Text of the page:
Correcting the Term “Politically Correct”

Allison Favaloro

[dropcap]L[/dropcap]ately there has been a lot of controversy about being sensitive to others, specifically when it comes to language: cleaning up or even avoiding language that has the potential to offend anyone when it comes to race, gender, or ethnicity.

This is known as “political correctness.”

To be politically correct means that someone agrees that we shouldn’t offend people about their race or sex, and I wholeheartedly agree with that. No one should ever have to be ashamed of who they are but lately, I’ve noticed that we’ve become almost “hyper-politically correct.”

What do I mean by “hyper-politically correct”? I’m saying that society has changed the meaning from creating an equal society to pretty much trying to ignore the fact that we are all different. We all come from different genes; that’s how science works. There is no exact copy of you anywhere else, which is pretty awesome. With our society being politically correct and all, we aren’t appreciating the fact that we’re all different; we’re creating this idea to make everyone the same so no one gets offended, and it is evident especially on college campuses.

An example of this is the “Just Words Campaign” created by the University of Wisconsin at Milwaukee Inclusive Excellence Center. This campaign is trying to raise awareness about words people find offensive. I find a lot of the words on the list reasonable as to why they are offensive. We shouldn’t be cavalierly using the n-word or Nazi, but this operation has taken things a step too far.

This list also says that the term “lame” is a microaggression because it “reduces the experiences of individuals living with physical disabilities to a punchline” and that it “ridicules and ignores the lives of amputees.” You can’t call a country a “third world country” because it “reinforces hierarchical attitudes toward nations around the world” and it “establishes Westernized countries and cultures as the ‘standard’ upon which to measure national well-being or economic status.” You can’t say that something is “crazy”; you can’t say “trash.”

Perhaps I forgot to mention the most important word that’s on this list that has sparked so much controversy. The term “politically correct” is now politically incorrect… What?!

They say that “over time [it] has become a way to deflect that people are being too ‘sensitive’ and police language.” They’re creating a counter argument to their campaign on THEIR OWN POSTER. Their mission is to have their students stop saying offensive words to make them politically correct, but how is it possible to create politically correct students when the term itself is politically incorrect?

Earlier this year, Yale University also had a controversy involving Halloween costumes. The Intercultural Affairs committee of the Ivy League school sent an email telling students not to wear any culturally insensitive costumes during Halloween. In reply, Erika Christakis, an early childhood educator, sent an email to the student body.

“What is the statute of limitations on dreaming of dressing as Tiana the Frog Princess if you aren’t a black girl from New Orleans? Is it okay if you are eight, but not 18?” she wrote. “American universities were once a safe space not only for maturation but also for a certain regressive, or even transgressive, experience; increasingly, it seems, they have become places of censure and prohibition.”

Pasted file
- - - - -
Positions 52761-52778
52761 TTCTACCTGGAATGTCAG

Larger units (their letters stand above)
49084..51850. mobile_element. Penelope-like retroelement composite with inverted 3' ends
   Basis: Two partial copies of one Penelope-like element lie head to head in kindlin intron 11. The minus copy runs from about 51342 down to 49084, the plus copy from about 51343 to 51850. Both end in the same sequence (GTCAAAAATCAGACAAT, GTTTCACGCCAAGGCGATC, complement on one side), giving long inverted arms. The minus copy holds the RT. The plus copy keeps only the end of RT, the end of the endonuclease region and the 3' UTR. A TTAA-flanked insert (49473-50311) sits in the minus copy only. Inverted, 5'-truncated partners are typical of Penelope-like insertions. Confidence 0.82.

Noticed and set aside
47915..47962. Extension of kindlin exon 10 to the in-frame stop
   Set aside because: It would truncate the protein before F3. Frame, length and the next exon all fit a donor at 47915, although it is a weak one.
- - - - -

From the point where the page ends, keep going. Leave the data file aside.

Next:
This email enraged many students on campus. Her husband even tried to engage with the students to listen to their views and discuss the situation; however, it ended in yelling, screaming, and a viral Youtube video.

On film, one student yelled at the professor that he should “step down” from his position because “that email” contradicts his “position as [professor].” She finishes by saying, “It is not about creating an intellectual space! It is not! Do you understand that? It’s about creating a home here.”

The first thing I noticed when watching the video was that the girl never let him give his point of view or respond to what she was saying; whenever he tried to comment, she raised her voice to talk over him and not hear him out.

Second, college is about creating a community of intellect and creating an environment where students can reside while acquiring knowledge. Not reinforcing the beliefs students bring with them from high school, but by challenging them with the perspectives of others.

This fall, the University of Missouri has seen sustained and large group student protests against instances of racism on the campus, but it has also become an issue of freedom of expression.

On Nov. 9, Tim Tai, a student photographer, just wanted to document the reaction of students when the Mizzou president resigned, but a crowd began harassing him, saying he was “an unethical reporter” and that he isn’t “giving the students space they need.” He kept his cool throughout the interaction.

“The first amendment protects your right to be here and mine,” he responded calmly. The first amendment guarantees the freedom of speech (and press). Like everyone else there in public, he had the right to be there.

College campuses have changed significantly over the past few years because people have spent too much time trying to not offend others. Universities were created to expand a student’s horizons, challenge his or her intellect, introduce different opinions on subjects. If exposure to ideas we disagree with or find objectionable is enough to get educators fired or forced into positions where they resign, how will we learn? And how can we achieve greatness if political correctness challenges the ideas that a university is based on?